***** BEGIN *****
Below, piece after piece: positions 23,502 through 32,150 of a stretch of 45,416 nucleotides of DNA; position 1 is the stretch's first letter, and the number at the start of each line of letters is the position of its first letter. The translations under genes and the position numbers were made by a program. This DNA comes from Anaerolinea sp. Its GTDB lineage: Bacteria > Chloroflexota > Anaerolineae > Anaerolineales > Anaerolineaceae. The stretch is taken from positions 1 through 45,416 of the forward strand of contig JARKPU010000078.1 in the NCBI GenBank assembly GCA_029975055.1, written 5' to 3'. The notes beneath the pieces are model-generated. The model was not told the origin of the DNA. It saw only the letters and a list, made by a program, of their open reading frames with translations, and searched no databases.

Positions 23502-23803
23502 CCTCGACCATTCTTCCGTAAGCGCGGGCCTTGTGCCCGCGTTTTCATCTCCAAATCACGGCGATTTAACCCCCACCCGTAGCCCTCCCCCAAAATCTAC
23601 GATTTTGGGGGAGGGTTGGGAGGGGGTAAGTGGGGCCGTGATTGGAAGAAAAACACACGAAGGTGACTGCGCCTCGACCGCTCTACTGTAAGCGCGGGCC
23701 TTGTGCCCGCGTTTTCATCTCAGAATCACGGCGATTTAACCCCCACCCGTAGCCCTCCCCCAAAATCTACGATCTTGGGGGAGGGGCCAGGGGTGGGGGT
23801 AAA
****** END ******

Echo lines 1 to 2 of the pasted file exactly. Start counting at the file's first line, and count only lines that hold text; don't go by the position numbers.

Below, piece after piece: positions 23,502 through 32,150 of a stretch of 45,416 nucleotides of DNA; position 1 is the stretch's first letter, and the number at the start of each line of letters is the position of its first letter. The translations under genes and the position numbers were made by a program. This DNA comes from Anaerolinea sp. Its GTDB lineage: Bacteria > Chloroflexota > Anaerolineae > Anaerolineales > Anaerolineaceae. The stretch is taken from positions 1 through 45,416 of the forward strand of contig JARKPU010000078.1 in the NCBI GenBank assembly GCA_029975055.1, written 5' to 3'. The notes beneath the pieces are model-generated. The model was not told the origin of the DNA. It saw only the letters and a list, made by a program, of their open reading frames with translations, and searched no databases.

Positions 23502-23803